NATO should step up anti-pirate efforts, says top commander

Other News Materials 19 November 2008 20:01 (UTC +04:00)

The seizure by pirates of a Saudi Arabian oil tanker shows that NATO must step up its efforts to make the world's seas safe, the alliance's top military commander said Wednesday, reported dpa.

Admiral Giampaolo Di Paola, head of NATO's military committee, said there was a "growing awareness" among allies on the need to increase maritime security.

Noting that "between 80 and 90" per cent of world trade, including energy supplies, travel by sea, Di Paola said the increasing activity of pirates off the Somali coast made it even more urgent to make seas "closed to the bad guys."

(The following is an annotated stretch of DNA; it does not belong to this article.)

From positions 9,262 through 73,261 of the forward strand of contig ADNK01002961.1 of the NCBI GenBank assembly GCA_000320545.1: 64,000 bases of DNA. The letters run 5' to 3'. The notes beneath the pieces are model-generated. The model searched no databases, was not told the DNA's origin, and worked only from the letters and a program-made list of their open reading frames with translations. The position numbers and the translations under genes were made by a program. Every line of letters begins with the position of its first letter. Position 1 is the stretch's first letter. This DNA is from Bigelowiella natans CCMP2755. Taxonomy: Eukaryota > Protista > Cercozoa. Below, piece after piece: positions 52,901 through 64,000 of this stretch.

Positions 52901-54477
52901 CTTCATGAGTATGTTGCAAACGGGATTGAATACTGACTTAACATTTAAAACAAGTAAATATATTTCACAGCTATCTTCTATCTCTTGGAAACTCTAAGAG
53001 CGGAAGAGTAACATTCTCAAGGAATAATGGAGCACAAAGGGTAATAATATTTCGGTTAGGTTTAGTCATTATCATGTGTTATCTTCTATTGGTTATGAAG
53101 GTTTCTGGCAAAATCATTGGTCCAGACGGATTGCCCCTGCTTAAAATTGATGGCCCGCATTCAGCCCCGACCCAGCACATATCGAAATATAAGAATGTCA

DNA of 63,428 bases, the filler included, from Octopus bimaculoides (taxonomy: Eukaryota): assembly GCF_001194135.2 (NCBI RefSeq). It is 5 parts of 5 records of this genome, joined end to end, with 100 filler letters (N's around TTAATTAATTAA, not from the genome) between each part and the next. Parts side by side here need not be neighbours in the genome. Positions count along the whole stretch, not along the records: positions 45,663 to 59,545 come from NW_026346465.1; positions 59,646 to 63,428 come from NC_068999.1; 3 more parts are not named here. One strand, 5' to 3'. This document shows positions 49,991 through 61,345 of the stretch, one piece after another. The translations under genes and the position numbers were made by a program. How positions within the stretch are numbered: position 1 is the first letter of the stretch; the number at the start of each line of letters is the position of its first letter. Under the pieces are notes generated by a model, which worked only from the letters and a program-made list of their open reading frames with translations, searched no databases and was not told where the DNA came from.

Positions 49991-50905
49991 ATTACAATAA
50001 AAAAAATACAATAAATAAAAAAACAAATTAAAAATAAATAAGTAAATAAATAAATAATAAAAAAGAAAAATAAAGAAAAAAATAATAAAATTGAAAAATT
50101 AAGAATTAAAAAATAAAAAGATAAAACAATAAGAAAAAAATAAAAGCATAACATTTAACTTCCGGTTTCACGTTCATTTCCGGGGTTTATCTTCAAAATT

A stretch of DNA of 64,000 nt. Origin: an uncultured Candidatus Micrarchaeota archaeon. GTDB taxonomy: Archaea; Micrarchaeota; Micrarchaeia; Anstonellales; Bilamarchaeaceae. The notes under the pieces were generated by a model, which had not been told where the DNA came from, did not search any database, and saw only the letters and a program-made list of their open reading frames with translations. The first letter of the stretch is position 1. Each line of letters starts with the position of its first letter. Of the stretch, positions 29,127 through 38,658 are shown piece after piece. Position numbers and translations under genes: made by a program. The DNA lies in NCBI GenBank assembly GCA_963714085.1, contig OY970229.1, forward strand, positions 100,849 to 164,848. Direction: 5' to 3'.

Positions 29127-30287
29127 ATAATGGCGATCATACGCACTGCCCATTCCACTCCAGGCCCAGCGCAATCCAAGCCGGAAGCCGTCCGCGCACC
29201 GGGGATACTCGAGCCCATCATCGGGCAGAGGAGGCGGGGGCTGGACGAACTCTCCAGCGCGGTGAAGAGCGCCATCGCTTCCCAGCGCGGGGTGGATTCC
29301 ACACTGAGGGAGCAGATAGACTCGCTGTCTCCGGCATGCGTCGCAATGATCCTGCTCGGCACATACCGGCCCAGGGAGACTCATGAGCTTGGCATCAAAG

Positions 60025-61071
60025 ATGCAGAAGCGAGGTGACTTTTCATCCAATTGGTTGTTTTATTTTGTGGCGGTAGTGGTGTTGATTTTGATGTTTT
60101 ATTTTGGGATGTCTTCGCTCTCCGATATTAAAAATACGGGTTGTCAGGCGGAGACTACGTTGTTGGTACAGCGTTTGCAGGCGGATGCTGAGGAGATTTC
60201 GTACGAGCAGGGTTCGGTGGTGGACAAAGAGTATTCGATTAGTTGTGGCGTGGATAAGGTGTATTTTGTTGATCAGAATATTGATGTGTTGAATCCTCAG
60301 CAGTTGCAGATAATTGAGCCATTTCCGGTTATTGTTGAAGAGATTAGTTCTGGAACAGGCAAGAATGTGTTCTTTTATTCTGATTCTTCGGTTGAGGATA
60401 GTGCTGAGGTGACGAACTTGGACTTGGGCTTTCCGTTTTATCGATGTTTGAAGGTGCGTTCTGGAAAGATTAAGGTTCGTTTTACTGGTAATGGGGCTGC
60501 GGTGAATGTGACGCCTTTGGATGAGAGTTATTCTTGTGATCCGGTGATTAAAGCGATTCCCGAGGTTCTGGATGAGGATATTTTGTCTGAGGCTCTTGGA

NATO has deployed four warships - from Italy, Greece, Turkey and Britain - to escort food aid cargos being delivered to Africa by the World Food Programme. Another three ships are also ready to intervene.

On Saturday, pirates hijacked a Saudi Arabian supertanker, the Sirius Star, carrying some 100 million-dollars-worth of crude oil.

The seizure took place some 830 kilometres south-east of the Kenyan coastal city of Mombasa, far away from where the NATO ships are operating.

Di Paola said NATO Secretary General Jaap de Hoop Scheffer agreed that maritime security should become a "core business" of the alliance.

The admiral was speaking on the sidelines of a meeting in Brussels between NATO's top military officers.

NATO officials said discussions on the alliance's increased role in making the world's seas safer were still at an initial stage and would only be taking shape during the course of 2009.